Jim,It has been quite some time since looking at this post. Perhaps as much as 3 years! First, you won’t find a derivation via Dr. Taylor’s SPA software. A better place would be to look over a text reference on reliability engineering. The sample size estimate I provided was for a special case of one-shot reliability testing where one observes zero failures and wants to make a claim on the lower bound for the expected reliability of tested units. A key provision for this testing is that the test conditions are essentially identical for each unit. Given this condition the point estimate for the reliability would be:R = (n-r)/n where,n=number of units tested
r=number of observed failuresThe point estimate is an very limited measure of performance, and as such it’s more useful to compute the lower 100(1-alpha)% confidence bound for the expected reliability. I am aware of two ways of computing this estimate using different reference distributions:1) Normal reference:Rl = (n-r-1)/(n + Za(n(r+1)/(n-r-2))^1/2)via Ireson and Coombs, “Handbook of Reliability Engineering, 19682) F-dist reference:R1 = (n-r)/((n-r)+(r+1)F(a)(2(r+1),2(n-r))via a manuscript reference from past ASQ trainingwhere,Rl=the lower 100(1-alpha)% confidence for reliabilityn=sample size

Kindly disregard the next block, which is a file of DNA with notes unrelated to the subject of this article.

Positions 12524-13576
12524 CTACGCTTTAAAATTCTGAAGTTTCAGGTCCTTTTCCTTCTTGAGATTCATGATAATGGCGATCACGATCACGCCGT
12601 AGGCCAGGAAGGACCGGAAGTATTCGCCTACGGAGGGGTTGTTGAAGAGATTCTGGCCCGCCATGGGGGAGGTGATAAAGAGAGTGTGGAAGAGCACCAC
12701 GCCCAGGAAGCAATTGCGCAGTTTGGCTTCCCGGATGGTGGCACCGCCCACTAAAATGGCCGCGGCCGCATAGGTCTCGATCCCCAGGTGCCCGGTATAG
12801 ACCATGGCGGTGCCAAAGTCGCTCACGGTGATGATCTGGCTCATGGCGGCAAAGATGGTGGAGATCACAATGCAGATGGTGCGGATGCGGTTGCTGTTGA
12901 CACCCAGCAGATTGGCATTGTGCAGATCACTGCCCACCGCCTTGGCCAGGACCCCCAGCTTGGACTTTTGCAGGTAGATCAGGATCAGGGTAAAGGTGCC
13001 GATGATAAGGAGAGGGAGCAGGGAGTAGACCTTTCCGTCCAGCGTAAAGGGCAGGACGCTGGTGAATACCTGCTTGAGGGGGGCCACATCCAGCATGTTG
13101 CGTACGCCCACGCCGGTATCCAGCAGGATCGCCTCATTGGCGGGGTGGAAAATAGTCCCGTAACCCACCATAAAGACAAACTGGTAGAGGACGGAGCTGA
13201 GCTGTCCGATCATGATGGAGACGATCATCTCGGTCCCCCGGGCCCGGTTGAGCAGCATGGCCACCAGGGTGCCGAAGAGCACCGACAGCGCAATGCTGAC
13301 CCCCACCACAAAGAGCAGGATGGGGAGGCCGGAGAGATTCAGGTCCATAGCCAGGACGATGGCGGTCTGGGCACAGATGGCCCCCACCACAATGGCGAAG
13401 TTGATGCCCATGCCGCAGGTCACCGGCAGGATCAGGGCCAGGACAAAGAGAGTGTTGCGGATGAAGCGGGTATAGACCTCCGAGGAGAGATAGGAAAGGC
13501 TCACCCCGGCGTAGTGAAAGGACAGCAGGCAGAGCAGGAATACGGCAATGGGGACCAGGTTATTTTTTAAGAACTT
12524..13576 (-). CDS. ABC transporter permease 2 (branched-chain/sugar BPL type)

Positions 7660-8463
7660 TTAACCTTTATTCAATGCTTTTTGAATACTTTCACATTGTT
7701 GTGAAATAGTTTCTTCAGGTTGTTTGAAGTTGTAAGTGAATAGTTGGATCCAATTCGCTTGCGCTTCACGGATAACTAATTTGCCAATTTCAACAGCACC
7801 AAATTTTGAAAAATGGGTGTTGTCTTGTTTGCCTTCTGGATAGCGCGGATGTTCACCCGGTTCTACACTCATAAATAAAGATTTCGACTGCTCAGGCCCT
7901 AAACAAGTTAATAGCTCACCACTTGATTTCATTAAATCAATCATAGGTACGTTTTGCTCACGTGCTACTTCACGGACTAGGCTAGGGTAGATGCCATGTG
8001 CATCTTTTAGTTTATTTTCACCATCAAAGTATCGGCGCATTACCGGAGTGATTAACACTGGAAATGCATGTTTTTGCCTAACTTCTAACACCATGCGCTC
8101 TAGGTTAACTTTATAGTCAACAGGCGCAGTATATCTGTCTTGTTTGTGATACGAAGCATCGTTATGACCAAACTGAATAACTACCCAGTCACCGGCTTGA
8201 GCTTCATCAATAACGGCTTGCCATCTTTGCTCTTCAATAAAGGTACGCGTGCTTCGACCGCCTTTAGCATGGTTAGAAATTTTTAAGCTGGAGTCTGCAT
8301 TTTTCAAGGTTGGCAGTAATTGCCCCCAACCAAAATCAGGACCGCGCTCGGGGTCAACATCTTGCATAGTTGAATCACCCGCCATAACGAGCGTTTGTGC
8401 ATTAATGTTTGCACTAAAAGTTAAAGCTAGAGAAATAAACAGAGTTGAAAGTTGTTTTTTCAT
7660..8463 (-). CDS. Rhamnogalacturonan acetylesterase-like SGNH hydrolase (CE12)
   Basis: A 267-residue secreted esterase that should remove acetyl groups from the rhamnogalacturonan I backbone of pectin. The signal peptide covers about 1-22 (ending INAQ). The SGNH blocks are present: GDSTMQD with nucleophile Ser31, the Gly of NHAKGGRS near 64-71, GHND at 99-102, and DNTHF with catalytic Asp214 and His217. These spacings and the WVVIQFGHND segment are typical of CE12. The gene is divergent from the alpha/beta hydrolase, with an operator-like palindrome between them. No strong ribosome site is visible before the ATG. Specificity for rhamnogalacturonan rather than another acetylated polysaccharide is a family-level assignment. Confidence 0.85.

r=number of failures observed
F(a)=the F-value for a given alpha and degs. of freedomGiven expression #2, if the number of failures observed after testing are zero this expression reduces to:Rl = (alpha)^1/n (this is the expression I used)the derivation of the sampling expression from the above expression is straight forward when you substitute alpha as (1-confidence level). I show the derivation rather crudely below:Rl = (1-gamma)^1/nLn(Rl) = (1/n)Ln(1-gamma)1/n = Ln(Rl)/ Ln(1-gamma)n = Ln(1-gamma) / Ln(Rl), with gamma=confidence levelso,n = Ln(1-confidence level) / Ln(Reliability) Hope this helps,Ken
for pass / fail data then the binomial expension is the one to use (two possible outcomes) and in its most simple form you would test with 0 failures using the equation R=(1-C)^n where R is reliability, C = Confidence and n is sample size. The same expansion can be used and include failures but I would recommend using a website such as
which will do the calculation for you.
When looking at continuous data and you want to do a similar thing then look at ISO11969 which will give you tables that will enable you to find predicted limits at given confidences and reliabilities both for parametric and non-parametric data.
You will also see that the tables for non-parametric data coincide with the binomial expansion with zero failures.